External article: Chinese Retailers Play Poker in Empty Malls as Shoppers Go Online
I read this article lately with some horror and concern as to the real effect that eCommerce could have in the South African market, nothing quite frankly could be worse than to see this kind of fallout in our back yard.
And then I read this: The Increasingly Compelling Case for Click and Collect in the UK
and I found myself going… hang on a minute! What’s actually going on here? More importantly perhaps what can we learn from these very different markets that can be applied to the development of a truly engaging, customer focused, omni-channel market place for South Africa.
To my mind there are only 2 key take-outs…
- There is a real threat: The convenience of the eCommerce transaction (search/pay/deliver) as something the modern consumer is increasingly becoming more and more comfortable with, add some mobility (shop from anywhere) and a lifestyle that is increasingly time compressed and the writing for Bricks only stores is on the wall as the weak points of the traditional retail model get exposed on a daily basis.
- There is real opportunity: Fully embrace the digital and omni-channel shopping traits of the modern shopper, put digital at the core of your business strategy and you breathe new life into your retail business – not because it needs to be re-invented – but because it provides the opportunity to improve and make the experience more relevant to todays needs.
Show rooming was no threat at all
Two years since the show rooming “epidemic” created a panic in retail that never really materialised now the situation, largely driven by influence of mobile, Deloitte’s Digital Divide report has as much as 50% of in-store sales being influenced by digital – doubling year on year since 2012 and even more so in high consideration categories such as luxury, electronics and motor vehicles.
One thing is for certain digital’s influence on shopping behaviour is undeniable and as it turns out shoppers are webrooming (searching online and purchasing in-store) more than showrooming. The Deloitte’s survey indicated that 84% of shoppers used some type of device for a shopping related activity both before and during their most recent shopping trip.
If the technology is so widely used, and more specifically being used regularly by your customers then why wouldn’t you embrace it?
eCommerce is not easy
The issue here is complex – what was previously a concern in terms of the loss of sales from show rooming turns out to be more about what gets lost by not meeting the current omnichannel expectations of the customer and the limitations of a traditional retail business model not prepared to innovate against “the old way”.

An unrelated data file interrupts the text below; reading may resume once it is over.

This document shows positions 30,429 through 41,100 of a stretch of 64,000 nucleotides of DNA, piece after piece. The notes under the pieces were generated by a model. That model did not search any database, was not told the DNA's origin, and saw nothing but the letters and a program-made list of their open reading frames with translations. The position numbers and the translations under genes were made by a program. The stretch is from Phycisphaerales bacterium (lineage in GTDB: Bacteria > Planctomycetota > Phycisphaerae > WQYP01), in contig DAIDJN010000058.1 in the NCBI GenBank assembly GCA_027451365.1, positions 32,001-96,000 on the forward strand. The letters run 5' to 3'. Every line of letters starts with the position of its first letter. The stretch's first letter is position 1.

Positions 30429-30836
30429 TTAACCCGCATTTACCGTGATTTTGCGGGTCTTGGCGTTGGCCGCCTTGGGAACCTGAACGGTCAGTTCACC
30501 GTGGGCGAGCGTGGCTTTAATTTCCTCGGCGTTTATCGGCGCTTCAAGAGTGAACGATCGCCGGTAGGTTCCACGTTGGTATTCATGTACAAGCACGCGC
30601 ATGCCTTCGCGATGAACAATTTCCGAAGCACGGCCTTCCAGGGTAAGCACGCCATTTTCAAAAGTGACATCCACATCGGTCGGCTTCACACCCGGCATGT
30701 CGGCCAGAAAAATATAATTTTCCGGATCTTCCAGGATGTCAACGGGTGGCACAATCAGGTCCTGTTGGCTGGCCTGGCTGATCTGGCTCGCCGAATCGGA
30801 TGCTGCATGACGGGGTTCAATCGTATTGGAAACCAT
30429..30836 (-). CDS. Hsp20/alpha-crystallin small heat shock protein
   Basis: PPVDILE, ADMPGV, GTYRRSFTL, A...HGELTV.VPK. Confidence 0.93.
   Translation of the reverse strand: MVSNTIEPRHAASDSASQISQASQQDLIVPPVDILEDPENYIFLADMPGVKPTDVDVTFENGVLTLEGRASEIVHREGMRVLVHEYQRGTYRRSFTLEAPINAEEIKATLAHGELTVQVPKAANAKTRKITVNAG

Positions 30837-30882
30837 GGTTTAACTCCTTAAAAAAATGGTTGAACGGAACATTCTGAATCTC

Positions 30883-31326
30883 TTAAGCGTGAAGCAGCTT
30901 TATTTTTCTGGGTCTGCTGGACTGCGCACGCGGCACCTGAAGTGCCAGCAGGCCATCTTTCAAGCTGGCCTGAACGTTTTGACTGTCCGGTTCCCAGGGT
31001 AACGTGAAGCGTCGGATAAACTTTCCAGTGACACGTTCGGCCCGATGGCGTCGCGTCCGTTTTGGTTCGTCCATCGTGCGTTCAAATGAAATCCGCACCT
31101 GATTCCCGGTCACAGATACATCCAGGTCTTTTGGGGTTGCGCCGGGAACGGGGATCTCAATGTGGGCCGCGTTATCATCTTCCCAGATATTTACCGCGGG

There are of course massive challenges both technological and operational – the integration of cross channel inventory visibility, the silo-ing of eCommerce competencies, tensions between channel departments, ineffective training of store based employees and an inability to effectively make use of direct marketing tools (sms, email, mobile couponing etc) to drive sales and promotions.
Indeed there is nothing easy about the business of retail, but most certainly now more than ever, the digital age delivers many opportunities to succeed in the eyes of the customer.
It’s all in the Experience
With so many opportunities to fulfil the transaction and deliver a great customer experience – deliver, collect, reserve and pay in store, or walk in and pay – as well as marketing activities to drive in-store visits or online incentives – its odd to consider that one of the major barriers to eCommerce deployment and omnichannel success lies in revenue attribution. Which store gets the revenue? Surely at this stage of the game allocation of the sale is the last thing to be concerned with. Forrester Consulting, “Customer Desires Vs. Retailer Capabilities: Minding the Omni-Channel Gap” study sites that only 16% of US retailers have developed an agnostic and unified P&L structure.
As more and more markets reach a level of relative eCommerce maturity there is now enough evidence and case studies to support the benefits of and opportunities that lie in adopting a complete eCommerce and Omnichannel approach to retail – if you’re looking for leaders in this space then four brands fall definitively into the Role Models quadrant, Saks Fifth Avenue, Guess, Walgreens and Walmart. Best practice brands include Coach, Gap, Neiman Marcus and Sephora – you would do well to keep your eyes on them.
So which way will South Africa go? That remains to be seen – at Fontera, of course, we believe that the best approach is the one that meets the needs of your customer and your business – and if you do have an existing store network then a fully integrated, omnichannel approach is a massively exciting opportunity – we would love to talk to you about it.